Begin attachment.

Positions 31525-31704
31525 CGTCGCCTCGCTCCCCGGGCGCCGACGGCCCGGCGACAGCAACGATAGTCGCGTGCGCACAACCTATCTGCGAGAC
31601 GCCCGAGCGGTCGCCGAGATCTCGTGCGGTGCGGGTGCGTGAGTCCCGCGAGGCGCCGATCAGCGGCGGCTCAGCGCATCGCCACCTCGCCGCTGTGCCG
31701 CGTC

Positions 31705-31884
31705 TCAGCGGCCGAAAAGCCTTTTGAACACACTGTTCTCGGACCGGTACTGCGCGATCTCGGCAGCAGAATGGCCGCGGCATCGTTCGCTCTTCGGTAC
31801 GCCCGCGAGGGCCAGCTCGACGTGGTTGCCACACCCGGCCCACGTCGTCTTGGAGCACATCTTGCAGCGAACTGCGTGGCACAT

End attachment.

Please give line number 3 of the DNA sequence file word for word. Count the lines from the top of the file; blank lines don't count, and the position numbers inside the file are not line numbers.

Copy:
31601 GCCCGAGCGGTCGCCGAGATCTCGTGCGGTGCGGGTGCGTGAGTCCCGCGAGGCGCCGATCAGCGGCGGCTCAGCGCATCGCCACCTCGCCGCTGTGCCG